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King Charles III Diagnosed With Cancer – Drugs.com MedNews

Medically reviewed by Drugs.com.

By Ernie Mundell HealthDay Reporter

MONDAY, Feb. 5, 2024 — Follow-up from recent surgery for an enlarged prostate has revealed that Britain’s King Charles III has cancer, Buckingham Palace announced Monday.

The palace did not disclose the type of cancer that was discovered.

“During The King’s recent hospital procedure for benign prostate enlargement, a separate issue of concern was noted,” the palace said in a statement. “Subsequent diagnostic tests have identified a form of cancer.”

“His Majesty has today commenced a schedule of regular treatments, during which time he has been advised by doctors to postpone public-facing duties,” the statement added. “Throughout this period, His Majesty will continue to undertake State business and official paperwork as usual.”

Charles is grateful to his medical team at the London Clinic, a private hospital, for the swift detection of the cancer, according to the statement.

“He remains wholly positive about his treatment and looks forward to returning to full public duty as soon as possible,” the palace statement said. “His Majesty has chosen to share his diagnosis to prevent speculation and in the hope it may assist public understanding for all those around the world who are affected by cancer.”

Charles, 75, was admitted to the London Clinic on Jan. 26 and spent three nights there being treated for benign prostatic hyperplasia (BPH), also known as an enlarged prostate. It’s a common condition affecting men as they age.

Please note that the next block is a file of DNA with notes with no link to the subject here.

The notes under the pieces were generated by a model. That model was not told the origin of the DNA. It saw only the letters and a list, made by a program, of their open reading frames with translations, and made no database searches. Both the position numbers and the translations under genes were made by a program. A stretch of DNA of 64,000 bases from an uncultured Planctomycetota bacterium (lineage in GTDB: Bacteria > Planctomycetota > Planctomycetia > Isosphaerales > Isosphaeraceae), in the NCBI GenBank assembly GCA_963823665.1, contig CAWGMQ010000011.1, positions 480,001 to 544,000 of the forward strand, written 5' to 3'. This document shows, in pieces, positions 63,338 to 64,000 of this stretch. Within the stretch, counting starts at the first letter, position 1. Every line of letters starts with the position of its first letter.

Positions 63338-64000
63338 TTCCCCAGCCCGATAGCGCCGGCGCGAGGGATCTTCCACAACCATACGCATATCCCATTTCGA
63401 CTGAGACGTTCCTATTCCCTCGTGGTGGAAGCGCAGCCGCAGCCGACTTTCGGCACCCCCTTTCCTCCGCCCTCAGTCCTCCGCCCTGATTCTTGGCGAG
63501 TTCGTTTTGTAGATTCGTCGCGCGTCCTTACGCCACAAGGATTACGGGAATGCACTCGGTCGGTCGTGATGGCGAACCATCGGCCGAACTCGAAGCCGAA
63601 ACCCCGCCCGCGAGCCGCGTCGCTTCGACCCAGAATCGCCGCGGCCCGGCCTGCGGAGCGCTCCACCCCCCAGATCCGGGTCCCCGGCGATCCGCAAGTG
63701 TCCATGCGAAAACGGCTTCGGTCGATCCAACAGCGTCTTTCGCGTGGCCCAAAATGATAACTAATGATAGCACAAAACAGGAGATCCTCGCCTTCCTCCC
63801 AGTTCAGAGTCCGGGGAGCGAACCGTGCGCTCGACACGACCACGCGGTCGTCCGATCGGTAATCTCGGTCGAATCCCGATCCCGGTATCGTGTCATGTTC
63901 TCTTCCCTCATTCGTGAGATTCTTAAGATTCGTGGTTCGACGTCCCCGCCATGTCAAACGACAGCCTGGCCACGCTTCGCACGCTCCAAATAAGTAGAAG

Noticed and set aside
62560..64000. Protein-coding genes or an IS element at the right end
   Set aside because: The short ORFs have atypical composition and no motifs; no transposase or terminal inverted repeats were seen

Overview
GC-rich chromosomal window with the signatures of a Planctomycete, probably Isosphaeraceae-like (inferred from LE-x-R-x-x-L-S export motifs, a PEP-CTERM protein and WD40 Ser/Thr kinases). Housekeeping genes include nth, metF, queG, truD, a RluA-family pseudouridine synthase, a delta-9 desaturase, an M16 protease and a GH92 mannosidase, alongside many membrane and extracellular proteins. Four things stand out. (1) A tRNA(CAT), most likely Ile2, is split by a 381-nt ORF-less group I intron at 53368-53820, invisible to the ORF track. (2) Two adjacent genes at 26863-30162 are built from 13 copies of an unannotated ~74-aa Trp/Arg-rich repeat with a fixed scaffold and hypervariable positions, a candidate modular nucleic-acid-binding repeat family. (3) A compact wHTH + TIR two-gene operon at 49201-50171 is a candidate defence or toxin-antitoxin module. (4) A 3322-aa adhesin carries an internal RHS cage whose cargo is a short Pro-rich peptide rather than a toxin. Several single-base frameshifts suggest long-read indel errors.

The prostate is located between the pelvis and the bladder, and as it grows in size it can put pressure on the bladder and urethra, explained Dr. Ravi Munver. He’s vice chair of urology at Hackensack University Medical Center in Hackensack, N.J.

Munver stressed that BPH is not a cancer, and it will not raise a man’s odds for cancer.

It’s unclear which type of surgery the King underwent.

“There are several types of surgery that can be performed for an enlarged prostate, including using a laser or water ablation,” Munver said.

Sources

  • Ravi Munver, MD, vice chair, department of urology, Hackensack University Medical Center, and division director, Minimally Invasive & Robotic Urologic Surgery
  • Buckingham Palace, statement, Feb. 5, 2024

Disclaimer: Statistical data in medical articles provide general trends and do not pertain to individuals. Individual factors can vary greatly. Always seek personalized medical advice for individual healthcare decisions.

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